The Head and Neck Oncology Center at Dana-Farber/Brigham and Women’s Cancer Center is one of only two sites nationwide participating in a new clinical trial evaluating the role of neoadjuvant immunotherapy in improving locoregional recurrence and distant metastatic rates in patients with locally advanced head and neck squamous cell carcinomas (HNSCCs).
“Immunotherapies are now being more broadly used in the treatment of recurrent metastatic cancers, including head and neck cancers,” said Ravindra Uppaluri, MD, PhD, Surgical Director of the Head and Neck Oncology Center. “By introducing these therapies during an earlier phase of the treatment process, our goal is to improve the upfront, first-line therapies offered to patients when they first present with cancer, particularly those at the highest risk for recurrence.”
Dr. Uppaluri is the site Principal Investigator of this Phase II study (Immunotherapy with MK-3475 in surgically resectable head and neck squamous cell carcinoma) using pembrolizumab in patients with surgically resectable Stage III or IV HNSCCs, including cancers of the oral cavity, hypopharynx, oropharynx, and larynx.
Patients participating in the study will be given pembrolizumab intravenously once over the course of 30 minutes approximately two-to-three weeks before standard-of-care surgery. Adjuvant therapy may include intensity modulated radiation therapy (IMRT), risk-based cisplatin, and pembrolizumab every three weeks for a maximum of six doses (for participants found to have positive margins or extracapsular extension).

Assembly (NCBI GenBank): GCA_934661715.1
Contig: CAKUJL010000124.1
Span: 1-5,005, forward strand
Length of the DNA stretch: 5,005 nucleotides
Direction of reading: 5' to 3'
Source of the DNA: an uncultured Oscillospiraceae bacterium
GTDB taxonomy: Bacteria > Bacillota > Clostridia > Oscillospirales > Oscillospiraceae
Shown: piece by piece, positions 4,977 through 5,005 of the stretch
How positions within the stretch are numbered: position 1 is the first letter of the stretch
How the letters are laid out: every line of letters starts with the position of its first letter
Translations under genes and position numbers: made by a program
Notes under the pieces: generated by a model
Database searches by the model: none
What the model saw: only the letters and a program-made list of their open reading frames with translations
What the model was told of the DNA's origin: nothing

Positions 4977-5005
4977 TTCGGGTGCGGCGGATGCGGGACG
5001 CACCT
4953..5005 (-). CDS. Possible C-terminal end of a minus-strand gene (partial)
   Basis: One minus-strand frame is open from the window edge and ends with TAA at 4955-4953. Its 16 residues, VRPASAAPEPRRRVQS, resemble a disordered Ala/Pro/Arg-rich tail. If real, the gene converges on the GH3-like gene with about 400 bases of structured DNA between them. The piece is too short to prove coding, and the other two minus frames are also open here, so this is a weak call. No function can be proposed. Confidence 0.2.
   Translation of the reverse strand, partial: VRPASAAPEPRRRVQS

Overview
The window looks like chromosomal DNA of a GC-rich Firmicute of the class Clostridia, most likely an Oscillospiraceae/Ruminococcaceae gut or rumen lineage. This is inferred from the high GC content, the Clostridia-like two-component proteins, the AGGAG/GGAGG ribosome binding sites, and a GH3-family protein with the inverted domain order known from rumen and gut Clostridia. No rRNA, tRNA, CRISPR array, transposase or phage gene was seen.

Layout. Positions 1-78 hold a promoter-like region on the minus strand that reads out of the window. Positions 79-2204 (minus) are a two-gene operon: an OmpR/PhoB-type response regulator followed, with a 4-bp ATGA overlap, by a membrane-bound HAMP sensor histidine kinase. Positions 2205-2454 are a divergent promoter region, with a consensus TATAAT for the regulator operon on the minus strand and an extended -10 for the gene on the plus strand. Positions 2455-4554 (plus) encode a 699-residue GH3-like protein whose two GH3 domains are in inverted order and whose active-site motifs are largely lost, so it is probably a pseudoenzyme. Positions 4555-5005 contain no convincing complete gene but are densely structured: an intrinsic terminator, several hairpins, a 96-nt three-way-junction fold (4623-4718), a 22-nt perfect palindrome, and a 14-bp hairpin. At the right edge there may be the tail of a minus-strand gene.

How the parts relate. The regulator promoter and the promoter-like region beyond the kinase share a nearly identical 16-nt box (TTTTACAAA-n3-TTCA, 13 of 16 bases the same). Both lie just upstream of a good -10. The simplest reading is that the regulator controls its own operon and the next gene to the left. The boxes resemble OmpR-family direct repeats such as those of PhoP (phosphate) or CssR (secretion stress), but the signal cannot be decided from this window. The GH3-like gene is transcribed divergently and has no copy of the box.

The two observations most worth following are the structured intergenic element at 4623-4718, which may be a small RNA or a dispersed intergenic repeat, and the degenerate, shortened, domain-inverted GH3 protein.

“Checkpoint inhibitors like pembrolizumab are designed to address homeostatic mechanisms that regulate immune responses and prevent the patient’s own immune system from recognizing and attacking cancer cells,” said Dr. Uppaluri. “These new agents essentially release the brakes on the patient’s immune system.”
The Head and Neck Oncology Center team participated in studies that recently led to the FDA approval of the use of immunotherapies, including pembrolizumab, in patients with recurrent metastatic HNSCCs (J Clin Oncol. 2016 Sep 19 and NEngl J Med. 2016 Oct 8.).
The neoadjuvant approach will help the team to define specific responders to the therapy by observing responses before surgery and examining molecular changes in the tumor after surgery. Patients who do respond to the neoadjuvant therapy may also benefit from a reduction in extent of surgical resection, as well as treatments and treatment-related toxicities after surgery. (To learn more about this study, please contact Dr. Uppaluri at email@example.com.)
At Brigham and Women’s Hospital and Dana-Farber/Brigham and Women’s Cancer Center, our specialists are available for timely consultations and will work with you to develop treatment plans for your patients. Our Physician Liaison Ellen Steward can provide direct assistance with patient referrals and consultations. Ellen can be reached at (617) 582-4733 or firstname.lastname@example.org.
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